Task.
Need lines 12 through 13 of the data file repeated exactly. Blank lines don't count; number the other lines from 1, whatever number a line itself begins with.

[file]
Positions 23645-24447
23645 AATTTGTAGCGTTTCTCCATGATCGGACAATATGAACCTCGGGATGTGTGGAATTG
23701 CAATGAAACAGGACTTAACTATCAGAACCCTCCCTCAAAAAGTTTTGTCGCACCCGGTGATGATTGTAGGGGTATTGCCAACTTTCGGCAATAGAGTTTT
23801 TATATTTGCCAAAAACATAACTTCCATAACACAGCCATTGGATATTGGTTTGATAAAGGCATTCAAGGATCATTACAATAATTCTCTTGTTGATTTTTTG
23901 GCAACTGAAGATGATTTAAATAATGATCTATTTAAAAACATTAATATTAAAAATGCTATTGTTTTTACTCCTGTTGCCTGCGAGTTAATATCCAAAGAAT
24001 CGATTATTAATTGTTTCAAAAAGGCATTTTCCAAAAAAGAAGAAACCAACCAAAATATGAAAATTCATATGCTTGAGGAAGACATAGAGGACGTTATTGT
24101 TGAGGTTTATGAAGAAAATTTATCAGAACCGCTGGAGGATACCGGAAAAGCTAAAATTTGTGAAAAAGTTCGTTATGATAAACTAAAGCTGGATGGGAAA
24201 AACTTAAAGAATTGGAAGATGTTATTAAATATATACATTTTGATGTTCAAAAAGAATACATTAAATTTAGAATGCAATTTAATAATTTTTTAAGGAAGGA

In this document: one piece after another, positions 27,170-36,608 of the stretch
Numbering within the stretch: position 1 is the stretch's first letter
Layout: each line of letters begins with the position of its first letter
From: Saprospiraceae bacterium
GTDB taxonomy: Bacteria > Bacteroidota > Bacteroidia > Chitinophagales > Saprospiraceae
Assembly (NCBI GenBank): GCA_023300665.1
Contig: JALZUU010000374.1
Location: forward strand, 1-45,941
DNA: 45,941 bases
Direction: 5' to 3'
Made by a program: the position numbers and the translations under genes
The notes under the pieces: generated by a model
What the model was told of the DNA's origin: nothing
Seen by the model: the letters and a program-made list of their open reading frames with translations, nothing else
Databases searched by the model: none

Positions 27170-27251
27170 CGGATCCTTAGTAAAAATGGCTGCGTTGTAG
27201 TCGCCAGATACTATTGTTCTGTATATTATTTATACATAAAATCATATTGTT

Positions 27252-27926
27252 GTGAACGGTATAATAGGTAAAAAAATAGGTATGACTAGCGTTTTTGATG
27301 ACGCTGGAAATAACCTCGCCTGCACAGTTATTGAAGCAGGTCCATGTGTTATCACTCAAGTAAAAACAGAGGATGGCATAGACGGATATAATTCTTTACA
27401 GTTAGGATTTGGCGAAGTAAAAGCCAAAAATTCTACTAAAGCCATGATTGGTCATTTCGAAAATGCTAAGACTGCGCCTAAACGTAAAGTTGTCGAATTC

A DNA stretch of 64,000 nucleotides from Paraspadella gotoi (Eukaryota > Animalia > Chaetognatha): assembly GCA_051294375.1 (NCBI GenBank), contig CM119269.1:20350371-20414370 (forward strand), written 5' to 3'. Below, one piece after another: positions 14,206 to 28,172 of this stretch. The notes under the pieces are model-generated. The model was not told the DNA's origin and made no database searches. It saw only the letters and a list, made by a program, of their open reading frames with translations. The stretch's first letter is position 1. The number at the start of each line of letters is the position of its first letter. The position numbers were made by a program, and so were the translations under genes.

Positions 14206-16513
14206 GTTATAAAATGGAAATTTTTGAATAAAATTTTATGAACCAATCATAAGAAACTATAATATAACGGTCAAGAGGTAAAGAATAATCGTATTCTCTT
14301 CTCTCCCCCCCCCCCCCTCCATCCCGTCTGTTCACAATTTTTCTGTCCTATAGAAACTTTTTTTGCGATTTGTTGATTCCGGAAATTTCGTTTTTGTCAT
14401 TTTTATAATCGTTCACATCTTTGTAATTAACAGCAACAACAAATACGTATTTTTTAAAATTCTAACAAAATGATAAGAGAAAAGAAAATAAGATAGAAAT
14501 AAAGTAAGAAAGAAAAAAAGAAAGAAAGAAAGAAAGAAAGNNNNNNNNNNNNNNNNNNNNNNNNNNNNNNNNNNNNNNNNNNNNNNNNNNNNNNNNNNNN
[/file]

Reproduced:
From: Saprospiraceae bacterium
GTDB taxonomy: Bacteria > Bacteroidota > Bacteroidia > Chitinophagales > Saprospiraceae